Reauthorization: Substance or Smokescreen?By Julianne Malveaux
This summer, the national press corps has been focused on the Supreme Court nomination of John Roberts, Karl Rove’s role in the outing of CIA agent Valerie Plame and the mutually exclusive “wars” on terrorism and Iraq. But for stakeholders in higher education, the big news has been the progress that the House Committee on Education and the Workforce has made in reauthorizing the Higher Education Act. The act must be reauthorized by 2006, and the Senate has yet to begin drafting legislation. But the House bill reveals the direction that the Republican Congress and Senate are going in dealing with higher education in the future.
Bush budget proposals for 2006 included widespread cuts in education programs, including the pre-college TRIO programs (most notably Upward Bound, Talent Search and GEAR UP), and cuts in Perkins loans and vocational education. A glance at the press releases generated from the committee suggests a group that has approached higher education reauthorization in a measured and reasoned manner, offering new opportunities for students, better loan rates, increased oversight and accountability and increased program competition. But this very measured language cannot obscure the fact that the Republican goal is to shrink the amount that is spent on higher education.
In some ways the language of the higher education reauthorization looks like “school choice lite.” The Republicans want more testing to ensure, for example, that TRIO programs are effective. The accusation is that TRIO programs “may not be accountable enough to students and taxpayers,” and that testing will somehow increase accountability. But part of the purpose of TRIO programs is college exposure, expanding the options and choices of those low-income students who had not considered college before. What kind of test will measure the new horizons that some students will experience?
Under the guise of improving transparency, the new higher education reauthorization also imposes a set of unfunded mandates on higher education, including a requirement to collect and publish transfer data. Changes in definition, which seem to consolidate, also seem to reduce the amount of money available to some educational programs, as well as community colleges.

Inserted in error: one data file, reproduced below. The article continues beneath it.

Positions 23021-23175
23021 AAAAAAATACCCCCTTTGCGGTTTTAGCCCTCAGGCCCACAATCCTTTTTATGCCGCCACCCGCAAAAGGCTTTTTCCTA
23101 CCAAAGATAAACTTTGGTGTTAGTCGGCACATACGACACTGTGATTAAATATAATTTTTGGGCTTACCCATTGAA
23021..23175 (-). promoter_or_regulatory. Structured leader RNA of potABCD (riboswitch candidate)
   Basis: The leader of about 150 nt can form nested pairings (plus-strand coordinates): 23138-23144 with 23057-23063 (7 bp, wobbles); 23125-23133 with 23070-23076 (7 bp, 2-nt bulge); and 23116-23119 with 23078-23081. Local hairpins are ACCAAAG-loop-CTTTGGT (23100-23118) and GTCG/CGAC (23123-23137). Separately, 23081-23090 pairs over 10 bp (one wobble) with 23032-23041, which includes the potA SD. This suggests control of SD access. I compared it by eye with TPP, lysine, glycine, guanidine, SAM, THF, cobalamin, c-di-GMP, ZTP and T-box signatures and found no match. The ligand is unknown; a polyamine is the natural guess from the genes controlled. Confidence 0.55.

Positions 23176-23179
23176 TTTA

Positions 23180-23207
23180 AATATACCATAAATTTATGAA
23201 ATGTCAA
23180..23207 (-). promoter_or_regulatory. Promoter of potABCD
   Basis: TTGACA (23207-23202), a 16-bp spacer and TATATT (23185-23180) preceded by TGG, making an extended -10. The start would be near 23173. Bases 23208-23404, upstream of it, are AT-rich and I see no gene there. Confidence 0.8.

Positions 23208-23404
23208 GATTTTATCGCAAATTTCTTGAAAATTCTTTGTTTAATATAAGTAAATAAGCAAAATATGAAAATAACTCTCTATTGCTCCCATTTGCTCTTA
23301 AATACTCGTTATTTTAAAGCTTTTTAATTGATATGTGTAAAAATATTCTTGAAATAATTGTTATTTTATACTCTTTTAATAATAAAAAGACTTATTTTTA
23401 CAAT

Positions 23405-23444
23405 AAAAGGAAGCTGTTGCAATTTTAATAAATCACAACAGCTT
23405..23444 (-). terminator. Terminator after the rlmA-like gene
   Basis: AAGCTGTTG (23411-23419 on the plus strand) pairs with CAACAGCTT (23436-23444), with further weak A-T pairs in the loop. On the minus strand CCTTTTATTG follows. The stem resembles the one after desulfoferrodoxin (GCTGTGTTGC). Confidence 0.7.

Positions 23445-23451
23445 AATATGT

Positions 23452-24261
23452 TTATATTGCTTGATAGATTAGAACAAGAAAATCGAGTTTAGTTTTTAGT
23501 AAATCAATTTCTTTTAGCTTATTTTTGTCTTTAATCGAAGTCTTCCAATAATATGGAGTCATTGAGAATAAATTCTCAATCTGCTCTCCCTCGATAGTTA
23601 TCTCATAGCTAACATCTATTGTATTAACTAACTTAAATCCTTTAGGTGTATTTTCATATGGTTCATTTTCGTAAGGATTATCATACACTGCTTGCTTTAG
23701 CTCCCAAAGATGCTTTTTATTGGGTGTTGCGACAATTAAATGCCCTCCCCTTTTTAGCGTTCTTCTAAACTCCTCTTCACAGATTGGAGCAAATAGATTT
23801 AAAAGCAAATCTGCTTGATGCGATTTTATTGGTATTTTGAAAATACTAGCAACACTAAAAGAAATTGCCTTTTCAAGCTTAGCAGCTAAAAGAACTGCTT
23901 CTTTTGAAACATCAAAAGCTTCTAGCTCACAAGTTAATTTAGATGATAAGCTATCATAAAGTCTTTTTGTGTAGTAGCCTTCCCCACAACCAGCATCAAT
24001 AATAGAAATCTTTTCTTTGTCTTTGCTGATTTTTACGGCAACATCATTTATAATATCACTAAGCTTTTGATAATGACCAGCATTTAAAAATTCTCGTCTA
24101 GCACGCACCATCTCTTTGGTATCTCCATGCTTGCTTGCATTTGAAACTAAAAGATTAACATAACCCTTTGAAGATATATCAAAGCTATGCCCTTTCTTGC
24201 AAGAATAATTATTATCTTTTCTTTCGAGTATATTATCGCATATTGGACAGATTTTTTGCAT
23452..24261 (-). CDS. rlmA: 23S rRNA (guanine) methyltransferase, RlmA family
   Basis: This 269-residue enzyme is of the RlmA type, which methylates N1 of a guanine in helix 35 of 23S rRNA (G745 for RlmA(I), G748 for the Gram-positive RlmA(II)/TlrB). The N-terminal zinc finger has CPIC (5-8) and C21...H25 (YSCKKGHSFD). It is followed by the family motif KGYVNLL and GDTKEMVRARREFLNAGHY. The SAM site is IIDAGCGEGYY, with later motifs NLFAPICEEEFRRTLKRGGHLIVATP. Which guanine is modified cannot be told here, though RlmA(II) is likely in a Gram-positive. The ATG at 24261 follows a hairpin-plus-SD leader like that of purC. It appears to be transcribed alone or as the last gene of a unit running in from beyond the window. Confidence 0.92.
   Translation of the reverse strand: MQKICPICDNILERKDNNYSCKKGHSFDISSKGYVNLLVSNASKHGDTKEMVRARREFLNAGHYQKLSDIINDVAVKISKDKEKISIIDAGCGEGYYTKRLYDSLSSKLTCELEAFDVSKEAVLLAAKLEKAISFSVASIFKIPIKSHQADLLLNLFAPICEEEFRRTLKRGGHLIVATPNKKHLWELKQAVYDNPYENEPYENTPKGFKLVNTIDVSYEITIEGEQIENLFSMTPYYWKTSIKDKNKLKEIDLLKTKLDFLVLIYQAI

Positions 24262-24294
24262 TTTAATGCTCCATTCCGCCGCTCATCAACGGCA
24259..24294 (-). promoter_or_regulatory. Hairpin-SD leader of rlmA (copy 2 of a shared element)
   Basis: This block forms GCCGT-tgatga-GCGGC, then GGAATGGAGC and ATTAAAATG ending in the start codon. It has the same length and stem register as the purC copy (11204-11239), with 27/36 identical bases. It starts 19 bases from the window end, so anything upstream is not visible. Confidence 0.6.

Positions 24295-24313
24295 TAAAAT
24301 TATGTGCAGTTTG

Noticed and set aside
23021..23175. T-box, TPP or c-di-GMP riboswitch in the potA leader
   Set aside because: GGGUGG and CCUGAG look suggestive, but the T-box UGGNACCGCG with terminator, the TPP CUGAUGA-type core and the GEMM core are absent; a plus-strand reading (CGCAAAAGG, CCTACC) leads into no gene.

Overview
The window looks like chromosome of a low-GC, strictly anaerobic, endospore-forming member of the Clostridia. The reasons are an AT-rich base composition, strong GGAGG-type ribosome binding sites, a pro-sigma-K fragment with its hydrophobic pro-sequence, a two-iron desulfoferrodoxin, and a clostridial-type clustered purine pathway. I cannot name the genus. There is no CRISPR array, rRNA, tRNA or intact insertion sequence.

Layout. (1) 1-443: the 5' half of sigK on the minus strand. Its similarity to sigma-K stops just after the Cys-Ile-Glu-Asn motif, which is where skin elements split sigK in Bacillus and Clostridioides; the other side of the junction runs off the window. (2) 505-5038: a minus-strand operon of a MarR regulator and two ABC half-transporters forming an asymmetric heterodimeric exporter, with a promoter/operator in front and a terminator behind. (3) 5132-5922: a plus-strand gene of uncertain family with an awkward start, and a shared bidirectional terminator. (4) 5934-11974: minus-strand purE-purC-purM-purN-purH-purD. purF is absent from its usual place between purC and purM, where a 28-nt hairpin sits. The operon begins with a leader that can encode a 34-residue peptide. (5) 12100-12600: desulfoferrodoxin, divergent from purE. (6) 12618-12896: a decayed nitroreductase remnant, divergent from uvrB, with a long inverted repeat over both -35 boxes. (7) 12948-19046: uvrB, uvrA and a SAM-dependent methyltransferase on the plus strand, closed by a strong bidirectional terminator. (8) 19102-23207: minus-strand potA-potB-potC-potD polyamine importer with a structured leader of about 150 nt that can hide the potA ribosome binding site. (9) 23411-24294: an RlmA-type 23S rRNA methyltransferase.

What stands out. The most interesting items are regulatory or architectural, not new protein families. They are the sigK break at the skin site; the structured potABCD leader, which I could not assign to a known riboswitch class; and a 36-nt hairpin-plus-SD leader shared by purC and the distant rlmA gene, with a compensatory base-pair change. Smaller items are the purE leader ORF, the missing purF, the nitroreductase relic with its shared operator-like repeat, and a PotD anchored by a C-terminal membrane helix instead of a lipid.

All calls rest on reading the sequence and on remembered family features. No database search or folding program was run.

Some say this bill is the best compromise that Democrats can get, given the Republican dominance of Congress and the administration’s determination to slash social spending. Still, higher education stakeholders have a responsibility to continue to be vocal about the flaws in the legislation. With the bottom 60 percent of the work force receiving wage increases that barely match the pace of inflation, a college education is more important than ever. Yet, while our global economic competitors are investing exponentially more in education (especially science and technology education) than we are, our nation is content to let our higher education system erode in the name of partisanship.
To be sure, some aspects of the Republican bill are improvements, especially where students and parents are getting more information on loan terms, and more choices on loan interest rates. Provisions that eliminate large government subsidies for banks and others that provide student loans also make sense. But the House Committee on Education and the Workforce can’t hide behind these laudable provisions while they slash their way through the existing higher education budget. The long-term consequences of higher education cuts need to be weighed when the Senate drafts its legislation.
The situation is all the more troubling because states, too, face pressure to cut higher education budgets. Too many state universities have had to increase tuitions to respond to state financing pressures that partly come from a change in the way the federal government provides funding to the states. Unfunded mandates, always troubling, have increased considerably since Sept. 11, and many states are faced with the dilemma of funding Medicare, K-12, or higher education. Federal and state budget cuts have combined to undermine a system that desperately needs to ramp up to face the global competition.
Of course, higher education can’t really ramp up unless K-12 education is also improved. And state governors’ resistance to the cost implications of No Child Left Behind suggests a major challenge in improving K-12 education, especially in inner cities. For years, scholars have pointed out the inequalities that result from an education system that is funded by property taxes. And for years legislators and the public have been reluctant to consider reform. The testing imposed by No Child Left Behind is no substitute for substantive reforms in K-12 education.
Does the higher education authorization prepare us to compete more effectively in the global arena? Does the legislation improve access for low and moderate-income students? These questions will be answered when Congress comes back from its August recess. Meanwhile, stakeholders should let their Congressional representatives know that this is not the time to reduce our national commitment to higher education. We need a reauthorization with substance, not one that is a smokescreen for a budget cutting, “school choice lite” Republican agenda.
© Copyright 2005 by DiverseEducation.com
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